I always wanted to be a historian. I was twelve when I began calculating how long it would take to accumulate the necessary degrees. How did historians earn a living? The only one my family had ever seen was A.J.P. Taylor—and while I assumed that he got paid for his stylish television lectures, I never supposed that most historians got by thus. How did one make a “career” in history? Indeed, how does one “make a career”? Do you plan it, starting at puberty? Does it just happen? What if it doesn’t? There was a future in there somewhere, but until then I had to earn money.
My first job was in the music department of W.H. Smith Booksellers in London: at fourteen, I was only permitted to work Saturdays. The chief attraction was seventeen-year-old April. She ran the counter and resembled Janis, the television pop music panelist who acquired fleeting national celebrity for her trademark assessment of the latest pap: “Oi’ll give it foive!”
We were still BBE (Before Beatles Era) and the shelves were stocked with forgettable Elvis imitations. The American originals—Gene Vincent, Eddie Cochrane—were a cut above their pale English counterparts (Cliff Richard, already something of a joke, Adam Faith, and a dozen others). Jazz was a minority taste, folk virtually unknown—at least in Putney High Street, where I worked. It was 1962 but the 1950s were still going strong.
Four years later, having secured a place at Cambridge, I dropped out of high school and arranged to work my passage to Israel on a freighter. The boat was due to pass through the Kiel Canal, which bisects the Holstein peninsula a few kilometers north of Hamburg. Tramp steamers keep irregular schedules—when I arrived at the Kiel docks the Hechalutz (en route from Gdansk) was nowhere to be seen: it was “expected.” I found a bed in a local hostel, checking the port and the canal locks every few hours.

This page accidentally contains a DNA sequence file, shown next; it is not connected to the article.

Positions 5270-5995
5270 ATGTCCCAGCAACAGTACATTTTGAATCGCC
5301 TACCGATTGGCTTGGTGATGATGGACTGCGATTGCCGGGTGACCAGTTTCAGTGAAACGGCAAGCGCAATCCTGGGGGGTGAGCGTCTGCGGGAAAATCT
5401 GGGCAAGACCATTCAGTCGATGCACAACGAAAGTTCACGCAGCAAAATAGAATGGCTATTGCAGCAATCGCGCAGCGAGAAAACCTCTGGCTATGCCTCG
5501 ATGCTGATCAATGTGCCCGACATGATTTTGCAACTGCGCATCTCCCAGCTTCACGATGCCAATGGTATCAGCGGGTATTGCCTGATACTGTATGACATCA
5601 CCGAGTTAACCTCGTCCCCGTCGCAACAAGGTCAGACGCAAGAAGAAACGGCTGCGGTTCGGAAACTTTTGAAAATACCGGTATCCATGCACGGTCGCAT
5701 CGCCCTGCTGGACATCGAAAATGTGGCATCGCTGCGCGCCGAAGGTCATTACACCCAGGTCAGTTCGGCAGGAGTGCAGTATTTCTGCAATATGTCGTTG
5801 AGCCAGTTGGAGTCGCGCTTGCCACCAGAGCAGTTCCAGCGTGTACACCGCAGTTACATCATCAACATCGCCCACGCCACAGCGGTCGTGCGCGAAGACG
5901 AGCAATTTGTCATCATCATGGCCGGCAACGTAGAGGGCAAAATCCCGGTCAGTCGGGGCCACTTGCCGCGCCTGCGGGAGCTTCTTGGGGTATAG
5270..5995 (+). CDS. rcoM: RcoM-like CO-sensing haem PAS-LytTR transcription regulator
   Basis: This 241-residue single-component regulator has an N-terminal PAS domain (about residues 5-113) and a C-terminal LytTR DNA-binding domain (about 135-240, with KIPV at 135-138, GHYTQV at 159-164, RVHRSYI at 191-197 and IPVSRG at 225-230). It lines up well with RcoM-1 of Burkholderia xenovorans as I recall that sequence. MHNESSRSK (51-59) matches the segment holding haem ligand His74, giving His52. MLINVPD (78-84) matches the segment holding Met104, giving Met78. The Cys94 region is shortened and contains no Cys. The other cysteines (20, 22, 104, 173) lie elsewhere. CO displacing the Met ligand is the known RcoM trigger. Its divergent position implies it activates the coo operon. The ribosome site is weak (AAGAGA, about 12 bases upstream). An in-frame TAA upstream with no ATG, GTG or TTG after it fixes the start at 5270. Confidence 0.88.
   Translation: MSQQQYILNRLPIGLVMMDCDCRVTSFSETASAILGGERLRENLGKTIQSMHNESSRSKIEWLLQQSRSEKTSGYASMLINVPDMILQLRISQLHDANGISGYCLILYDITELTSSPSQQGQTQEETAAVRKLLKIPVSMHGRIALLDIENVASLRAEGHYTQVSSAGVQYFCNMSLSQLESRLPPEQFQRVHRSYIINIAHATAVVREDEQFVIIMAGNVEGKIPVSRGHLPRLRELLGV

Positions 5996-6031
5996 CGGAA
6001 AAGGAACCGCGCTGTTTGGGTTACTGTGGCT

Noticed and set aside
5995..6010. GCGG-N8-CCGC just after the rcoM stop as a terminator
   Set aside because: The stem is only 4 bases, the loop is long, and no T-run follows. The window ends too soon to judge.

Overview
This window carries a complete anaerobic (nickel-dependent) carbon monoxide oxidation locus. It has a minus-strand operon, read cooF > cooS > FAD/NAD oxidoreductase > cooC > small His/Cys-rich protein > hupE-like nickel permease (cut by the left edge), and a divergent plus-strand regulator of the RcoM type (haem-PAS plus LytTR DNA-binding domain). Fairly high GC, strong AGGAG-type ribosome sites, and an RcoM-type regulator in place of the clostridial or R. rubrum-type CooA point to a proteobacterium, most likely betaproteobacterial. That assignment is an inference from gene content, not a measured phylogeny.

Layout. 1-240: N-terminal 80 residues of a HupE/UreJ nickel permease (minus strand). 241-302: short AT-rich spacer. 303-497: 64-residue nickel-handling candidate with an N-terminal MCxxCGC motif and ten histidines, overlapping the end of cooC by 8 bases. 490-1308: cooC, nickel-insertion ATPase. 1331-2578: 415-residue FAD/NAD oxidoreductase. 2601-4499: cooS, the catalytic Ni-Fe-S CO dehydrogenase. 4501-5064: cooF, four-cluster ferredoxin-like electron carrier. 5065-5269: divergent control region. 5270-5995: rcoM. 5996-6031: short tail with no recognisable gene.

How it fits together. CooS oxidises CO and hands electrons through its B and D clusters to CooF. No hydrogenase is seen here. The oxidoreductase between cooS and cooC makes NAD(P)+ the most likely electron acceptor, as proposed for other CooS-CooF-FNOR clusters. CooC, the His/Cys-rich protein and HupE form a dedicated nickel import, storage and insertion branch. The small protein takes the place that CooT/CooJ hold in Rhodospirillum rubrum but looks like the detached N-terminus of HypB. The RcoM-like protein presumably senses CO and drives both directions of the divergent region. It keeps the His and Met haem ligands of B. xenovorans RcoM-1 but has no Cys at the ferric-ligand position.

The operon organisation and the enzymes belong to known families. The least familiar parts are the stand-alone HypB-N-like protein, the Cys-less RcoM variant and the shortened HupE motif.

Kiel was grim. Wartime damage had been made good, but the result—as so often in postwar West Germany—was a charmless urban space shorn of history or variety. The hostel was unwelcoming: expelled onto the streets directly after breakfast, I was not readmitted until dusk. My money was stolen by a fellow resident; nocturnal visits to the dock, awaiting the incoming tide and its attendant ships, were fueled by sausage sandwiches—courtesy of a sympathetic stall-keeper. At last, the Hechalutz loomed through the Baltic mist. For an indulgent moment, shoulders hunched against the wind, I saw myself as Gabin in a Marcel Carné film: Le Quai des Brumes, perhaps.
The captain greeted me suspiciously. I was on his manifest, but he had no idea what to make of this eighteen-year-old wayfarer. “What can you do?” he asked. “Well,” I responded, “I speak French, German, and some Hebrew”—as though applying for a temping job in a translation agency. “Me too; az ma (so what)?” came the …
This article is available to online subscribers only.
Please choose from one of the options below to access this article:
Purchase a print premium subscription (20 issues per year) and also receive online access to all all content on nybooks.com.
Purchase an Online Edition subscription and receive full access to all articles published by the Review since 1963.
Purchase a trial Online Edition subscription and receive unlimited access for one week to all the content on nybooks.com.